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The Case for Getting Politics Out of Retirement Investing

In recent years, investing based on environmental, social, and governance (ESG) considerations has become a hot-button political issue. Few acronyms have equaled ESG’s ability to increase investment capital while simultaneously creating a political firestorm.

Despite ESG driving trillions of investment dollars—largely through retirement investments—and numerous corporate commitments over the last two decades, financial traction has not translated into widespread tolerance. Individual states, a growing number of politicians, the Securities and Exchange Commission (SEC), the private sector, and even the European Union have taken varying positions and actions, leaving investors and asset managers—including those managing the American public’s hard-earned retirement savings—with questions and confusion as they attempt to reach a common path forward.

The central question: Can politics be removed from retirement investing?

How did we get here?

The concept of ESG itself has no one accepted definition. First coined in 2005 by the United Nations, its factors have been analyzed and evaluated for decades before transforming in the 2010s into a new investment concept of “doing well by doing good.” How companies defined and measured risks became increasingly important as institutional investors and the international community pressed for more comprehensive disclosure. But as political issues became intertwined with the assessment process, investors began to evaluate ESG-related risks, including climate change, that they might not have otherwise considered material.

The traditional concept of evaluating financially material risks has been replaced on one side by a vehicle through which to facilitate social and political change and on the other side by conflating it with “wokeism” and allegations of circumventing the legislative process. The divide could not be more stark, with some political stakeholders arguing that ESG-related-risks are always financially material, while others say that they are never financially material.

To fully understand the related risks, however, one must focus on their connection to a shareholder’s long-term value, keeping politics—though not policy—aside.

Policy over politics

The investment conversation must be centered around risk management and competitive advantage. Traditionally, most agreed that the analysis of risks was best handled as a balancing act through a dialogue between a company’s board, executives, and investors. The oversight of this evaluation and subsequent public disclosure falls squarely within the SEC’s legislatively granted authority. The historic process for disclosure has usually been a principles-based approach unless otherwise mandated by Congress. The U.S. Supreme Court has also previously weighed in, finding that a factor (or a risk) must be disclosed if there is a substantial likelihood that a reasonable investor would find it important to make a sound decision.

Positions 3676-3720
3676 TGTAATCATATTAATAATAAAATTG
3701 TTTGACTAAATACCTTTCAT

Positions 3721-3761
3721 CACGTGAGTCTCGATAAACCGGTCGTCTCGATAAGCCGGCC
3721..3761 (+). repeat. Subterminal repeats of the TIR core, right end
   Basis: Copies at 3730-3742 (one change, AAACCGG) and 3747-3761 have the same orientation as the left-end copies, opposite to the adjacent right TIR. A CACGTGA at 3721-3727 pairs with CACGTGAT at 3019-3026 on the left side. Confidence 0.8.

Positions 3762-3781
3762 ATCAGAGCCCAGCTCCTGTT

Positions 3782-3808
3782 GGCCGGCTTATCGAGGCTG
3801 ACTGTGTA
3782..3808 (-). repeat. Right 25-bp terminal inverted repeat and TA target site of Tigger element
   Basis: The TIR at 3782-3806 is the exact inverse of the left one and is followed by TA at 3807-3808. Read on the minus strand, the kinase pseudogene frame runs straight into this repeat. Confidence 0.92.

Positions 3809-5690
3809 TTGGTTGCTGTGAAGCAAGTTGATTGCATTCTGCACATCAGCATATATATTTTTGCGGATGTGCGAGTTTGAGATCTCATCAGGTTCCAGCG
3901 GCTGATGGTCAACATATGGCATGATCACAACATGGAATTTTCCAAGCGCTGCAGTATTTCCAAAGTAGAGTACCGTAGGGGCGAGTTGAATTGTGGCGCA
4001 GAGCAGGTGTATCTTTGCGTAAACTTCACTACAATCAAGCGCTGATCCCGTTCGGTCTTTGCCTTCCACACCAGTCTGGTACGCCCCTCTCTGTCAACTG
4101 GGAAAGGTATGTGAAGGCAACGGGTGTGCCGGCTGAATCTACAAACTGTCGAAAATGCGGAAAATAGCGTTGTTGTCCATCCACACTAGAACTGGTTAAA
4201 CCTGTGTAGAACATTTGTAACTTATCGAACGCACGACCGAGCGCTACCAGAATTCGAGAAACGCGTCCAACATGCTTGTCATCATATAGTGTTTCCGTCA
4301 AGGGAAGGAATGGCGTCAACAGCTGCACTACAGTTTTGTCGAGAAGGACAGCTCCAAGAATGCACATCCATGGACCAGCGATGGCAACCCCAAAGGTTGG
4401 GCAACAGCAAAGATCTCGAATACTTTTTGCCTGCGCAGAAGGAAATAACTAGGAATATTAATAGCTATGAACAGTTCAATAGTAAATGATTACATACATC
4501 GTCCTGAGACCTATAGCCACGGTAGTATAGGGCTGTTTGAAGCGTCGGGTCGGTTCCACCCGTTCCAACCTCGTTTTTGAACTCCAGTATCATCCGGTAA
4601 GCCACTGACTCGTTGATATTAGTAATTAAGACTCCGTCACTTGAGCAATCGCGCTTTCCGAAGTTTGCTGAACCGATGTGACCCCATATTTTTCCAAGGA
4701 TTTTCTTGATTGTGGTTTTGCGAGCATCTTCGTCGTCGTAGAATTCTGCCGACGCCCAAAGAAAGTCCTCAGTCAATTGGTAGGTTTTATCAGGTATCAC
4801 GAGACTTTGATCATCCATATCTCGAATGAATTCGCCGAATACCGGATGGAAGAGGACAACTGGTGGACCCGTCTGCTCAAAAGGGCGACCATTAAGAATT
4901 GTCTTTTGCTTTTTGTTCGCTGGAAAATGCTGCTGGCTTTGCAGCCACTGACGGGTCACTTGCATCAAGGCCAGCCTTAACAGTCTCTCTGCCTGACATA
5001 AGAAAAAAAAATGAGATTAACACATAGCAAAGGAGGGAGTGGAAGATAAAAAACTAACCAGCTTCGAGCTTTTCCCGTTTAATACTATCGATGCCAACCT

These have been the “ground rules” for helping to ensure that political influence on investment decisions is kept at a minimum. Today, at a time when many state pension funds are severely underfunded and face questions over their long-term ability to meet commitments, any deviation from that fiduciary duty is malpractice. American retirees should not have to pay a virtue premium if the underlying metrics used to support that premium are shaky. Investors have a duty to take material risks into consideration when making investment decisions on behalf of those who depend on their support and expertise for their retirement planning.

Setting boundaries

While politics can certainly impact any stage of the investment risk assessment process, understanding the boundaries of all relevant stakeholders would help diminish the impact of political influences. Further, the more that political influences can be constrained to those who understand how all risks are assessed and disclosed, the greater the likelihood that everyday Americans will continue to have sound investment opportunities and sustainable retirement savings.

It is vitally important to understand the difference between political rhetoric and sound investment policy discussions. Fund managers must be free to keep their fiduciary obligations front and center to ensure the long-term security of Americans’ retirement savings.

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